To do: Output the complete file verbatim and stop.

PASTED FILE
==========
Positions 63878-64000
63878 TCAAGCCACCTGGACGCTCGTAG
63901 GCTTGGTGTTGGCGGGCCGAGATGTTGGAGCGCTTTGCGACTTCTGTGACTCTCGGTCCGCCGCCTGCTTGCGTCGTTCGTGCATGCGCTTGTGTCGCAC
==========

Positions 63878-64000
63878 TCAAGCCACCTGGACGCTCGTAG
63901 GCTTGGTGTTGGCGGGCCGAGATGTTGGAGCGCTTTGCGACTTCTGTGACTCTCGGTCCGCCGCCTGCTTGCGTCGTTCGTGCATGCGCTTGTGTCGCAC